Speed, road injury, and public health

Elihu D. Richter*, Tamar Berman, Lee Friedman, Gerald Ben-David

*Corresponding author for this work

Research output: Contribution to journalReview articlepeer-review


We review milestones in the history of increases in speed limits and travel speeds ("speed creep") and risks for road deaths and injury. Reduced speed limits, speed-camera networks, and speed calming substantially reduce these tolls in absolute numbers-a trend that is apparent in the United Kingdom, Australia, France, and other countries, but not in the United States, which has raised speed limits and does not have speed-camera networks. Newtonian relationships between the fourth power of small increases or reductions in speed and large increases or reductions in deaths state the case for speed control. Speed adaptation and the interaction between speed and other determinants of injury risks, including congestion and countermeasures, enter into these relationships. Speed-camera networks and speed calming lead to large, sustainable, and highly cost-effective drops in road deaths and injuries and should target entire populations, not merely high-risk subgroups or situations. Yet, there are major barriers to preventive strategies based on the discovery that speed kills. Modal shifts from speed on roads to speed on rail, lower maximum vehicle speeds, and speed-camera networks are required for progress toward Vision Zero-the goal of no road deaths-through Killing Speed. The human cost of the delay in killing speed in the United States may be as high as 20,000 lives lost per year.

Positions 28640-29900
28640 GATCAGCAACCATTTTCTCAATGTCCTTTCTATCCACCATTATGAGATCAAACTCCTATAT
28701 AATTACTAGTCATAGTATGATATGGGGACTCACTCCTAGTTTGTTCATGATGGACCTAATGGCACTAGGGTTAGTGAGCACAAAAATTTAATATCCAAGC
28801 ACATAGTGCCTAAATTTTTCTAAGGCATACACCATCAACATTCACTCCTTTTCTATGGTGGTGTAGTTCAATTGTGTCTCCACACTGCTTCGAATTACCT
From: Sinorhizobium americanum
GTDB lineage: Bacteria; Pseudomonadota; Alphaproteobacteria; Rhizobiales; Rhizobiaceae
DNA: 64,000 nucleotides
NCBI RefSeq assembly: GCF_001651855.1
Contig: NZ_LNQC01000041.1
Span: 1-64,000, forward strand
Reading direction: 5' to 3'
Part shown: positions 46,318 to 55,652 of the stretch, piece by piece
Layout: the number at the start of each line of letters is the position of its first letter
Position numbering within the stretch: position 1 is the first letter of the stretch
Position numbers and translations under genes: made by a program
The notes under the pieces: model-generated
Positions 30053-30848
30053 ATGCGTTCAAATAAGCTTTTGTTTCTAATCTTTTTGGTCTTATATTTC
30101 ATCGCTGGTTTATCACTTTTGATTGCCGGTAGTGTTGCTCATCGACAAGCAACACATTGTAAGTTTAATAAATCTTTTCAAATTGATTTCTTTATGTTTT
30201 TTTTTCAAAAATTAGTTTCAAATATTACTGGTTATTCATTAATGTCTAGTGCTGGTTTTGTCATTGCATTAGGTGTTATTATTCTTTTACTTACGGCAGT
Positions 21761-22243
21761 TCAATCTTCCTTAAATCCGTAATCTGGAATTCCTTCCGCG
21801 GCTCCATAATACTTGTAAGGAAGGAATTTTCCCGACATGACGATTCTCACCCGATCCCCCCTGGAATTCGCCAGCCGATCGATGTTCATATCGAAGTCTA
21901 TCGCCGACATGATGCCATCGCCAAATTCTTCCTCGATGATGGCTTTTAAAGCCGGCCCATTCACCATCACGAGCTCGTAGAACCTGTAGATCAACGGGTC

Original languageEnglish
Pages (from-to)125-152
Number of pages28
JournalAnnual Review of Public Health
StatePublished - 2006
Externally publishedYes


  • Road injury
  • Speed cameras
  • Speed limits
  • Travel speed


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